All The Invisible Children

song song & little cat from guleaka on Vimeo.

Song Song and Little Cat– The contrast between Song Song and the poor girl’s life is so great that Song Song learns to be happy for what she has. Seeing the poor girl taking such pride and happiness in the doll made Song Song realize that you don’t need much to be happy and it also made her realize how good her life was. Song Song’s change in attitude ultimately saves her life.

The poor girl, who was originally homeless, still found a way to put on a smile at a time when she should have been very depressed due to her grandfather’s death and the abuse she received from her boss. However, she loves the doll Song Song threw away at the beginning of the film and when Song Song sees how well the poor girl took care of the child she was in awe. The poor girl’s ability to somehow smile at a time like that made Song Song happy knowing the doll meant so much to her.

Irony, of course, was a theme in this film. Song Song and her parents are getting really upset over a situation that ultimately isn’t life-altering while the poor girl can’t seem to catch a break; she appreciates the fact she has somebody who cares for her after she was left in the trash. Something that, at the time, meant very little for Song Song turned out to be a life-changing thing for the poor girl (what’s one man’s trash is another man’s treasure).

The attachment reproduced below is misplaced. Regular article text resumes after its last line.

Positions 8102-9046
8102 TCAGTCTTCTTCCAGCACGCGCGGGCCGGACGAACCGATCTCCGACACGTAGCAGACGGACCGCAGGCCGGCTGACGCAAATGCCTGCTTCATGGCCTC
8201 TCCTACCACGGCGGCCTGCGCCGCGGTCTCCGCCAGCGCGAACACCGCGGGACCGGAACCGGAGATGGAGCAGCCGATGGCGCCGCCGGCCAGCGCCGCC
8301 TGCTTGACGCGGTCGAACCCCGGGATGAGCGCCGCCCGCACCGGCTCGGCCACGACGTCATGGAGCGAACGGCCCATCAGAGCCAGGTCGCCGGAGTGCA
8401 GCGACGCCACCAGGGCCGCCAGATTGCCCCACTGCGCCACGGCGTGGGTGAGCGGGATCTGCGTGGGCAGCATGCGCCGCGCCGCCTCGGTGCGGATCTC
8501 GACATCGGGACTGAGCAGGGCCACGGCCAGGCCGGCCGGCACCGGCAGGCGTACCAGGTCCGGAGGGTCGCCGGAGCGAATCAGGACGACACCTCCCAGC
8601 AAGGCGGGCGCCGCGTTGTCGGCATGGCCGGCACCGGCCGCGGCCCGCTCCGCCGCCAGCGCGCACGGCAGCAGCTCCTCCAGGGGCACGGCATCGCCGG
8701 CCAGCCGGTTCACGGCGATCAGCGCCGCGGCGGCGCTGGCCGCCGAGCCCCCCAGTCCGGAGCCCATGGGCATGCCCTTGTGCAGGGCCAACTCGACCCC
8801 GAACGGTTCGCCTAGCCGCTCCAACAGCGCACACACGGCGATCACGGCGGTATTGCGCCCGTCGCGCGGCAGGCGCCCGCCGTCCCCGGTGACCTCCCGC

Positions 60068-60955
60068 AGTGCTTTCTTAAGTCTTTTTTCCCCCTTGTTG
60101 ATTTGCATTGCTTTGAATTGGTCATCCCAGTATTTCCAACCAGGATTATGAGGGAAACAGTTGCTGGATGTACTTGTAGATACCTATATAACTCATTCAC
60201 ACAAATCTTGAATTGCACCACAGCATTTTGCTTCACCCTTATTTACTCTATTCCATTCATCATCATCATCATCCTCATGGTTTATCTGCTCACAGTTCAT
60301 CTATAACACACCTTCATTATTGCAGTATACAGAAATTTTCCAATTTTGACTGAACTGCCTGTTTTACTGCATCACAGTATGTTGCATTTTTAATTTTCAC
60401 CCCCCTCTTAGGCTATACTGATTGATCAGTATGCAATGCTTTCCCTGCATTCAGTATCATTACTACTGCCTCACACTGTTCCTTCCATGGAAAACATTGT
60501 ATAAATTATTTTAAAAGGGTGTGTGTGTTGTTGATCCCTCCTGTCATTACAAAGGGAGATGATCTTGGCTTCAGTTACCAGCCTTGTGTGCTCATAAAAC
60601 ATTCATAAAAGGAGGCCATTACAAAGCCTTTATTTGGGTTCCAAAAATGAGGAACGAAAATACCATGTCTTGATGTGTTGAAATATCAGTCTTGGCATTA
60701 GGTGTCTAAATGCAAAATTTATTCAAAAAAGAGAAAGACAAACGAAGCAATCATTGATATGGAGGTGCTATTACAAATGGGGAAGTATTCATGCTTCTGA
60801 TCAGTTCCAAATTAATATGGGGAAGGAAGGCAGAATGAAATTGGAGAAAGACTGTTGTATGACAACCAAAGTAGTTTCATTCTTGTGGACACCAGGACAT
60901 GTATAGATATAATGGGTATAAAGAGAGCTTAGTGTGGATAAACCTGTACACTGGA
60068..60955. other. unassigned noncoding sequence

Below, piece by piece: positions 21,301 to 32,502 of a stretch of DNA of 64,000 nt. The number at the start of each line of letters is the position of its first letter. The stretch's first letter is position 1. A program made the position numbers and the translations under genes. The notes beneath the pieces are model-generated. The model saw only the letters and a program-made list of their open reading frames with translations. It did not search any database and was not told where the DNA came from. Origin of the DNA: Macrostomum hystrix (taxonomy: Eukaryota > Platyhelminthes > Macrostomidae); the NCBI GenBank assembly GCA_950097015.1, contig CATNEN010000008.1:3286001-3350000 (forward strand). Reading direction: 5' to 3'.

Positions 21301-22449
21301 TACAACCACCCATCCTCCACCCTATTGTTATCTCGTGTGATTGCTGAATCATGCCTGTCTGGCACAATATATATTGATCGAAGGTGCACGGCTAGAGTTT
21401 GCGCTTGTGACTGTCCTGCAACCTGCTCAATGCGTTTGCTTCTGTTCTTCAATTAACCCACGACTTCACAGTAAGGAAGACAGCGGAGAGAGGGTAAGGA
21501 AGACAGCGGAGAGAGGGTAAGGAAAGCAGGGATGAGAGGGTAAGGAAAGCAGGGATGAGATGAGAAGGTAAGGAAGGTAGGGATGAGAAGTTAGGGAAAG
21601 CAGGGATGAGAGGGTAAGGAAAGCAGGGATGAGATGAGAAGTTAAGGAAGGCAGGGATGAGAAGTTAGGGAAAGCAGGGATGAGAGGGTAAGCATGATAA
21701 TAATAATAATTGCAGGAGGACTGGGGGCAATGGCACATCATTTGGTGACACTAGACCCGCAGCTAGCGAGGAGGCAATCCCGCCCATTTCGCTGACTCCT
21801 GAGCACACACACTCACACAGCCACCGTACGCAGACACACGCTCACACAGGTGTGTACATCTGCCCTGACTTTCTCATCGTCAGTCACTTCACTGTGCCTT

John Woo delivered the point so dramatically any viewer would feel moved by the film. The seen when the grandfather dies and the scene where Song Song saw the doll were some of the most moving scenes we have seen in class yet. If another film maker made this film, I don’t think it would have been as amazing.

Jesus Children of America

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Ten Minutes Older


Ten Minutes Older (Herz Frank)- Although it’s not part of the Ten Minutes Older anthology, Ten Minutes Older is believed to be the movie that sparked the idea for the anthology.

Sticking to the title, the only thing the viewer can truly take away from watching the film is that at the end of it they are ten minutes older. Since the camera shows nothing but children watching a film, what can the viewer truly take away from the film? That movies may make a point, but at the end of the film the only thing you’ve really accomplished is grown ten minutes older.

Another minor point the movie made was the audience endures several emotions while watching the film. Although each viewer may not have the same emotion as others to a certain film, almost every film has a huge emotional affect on each viewer.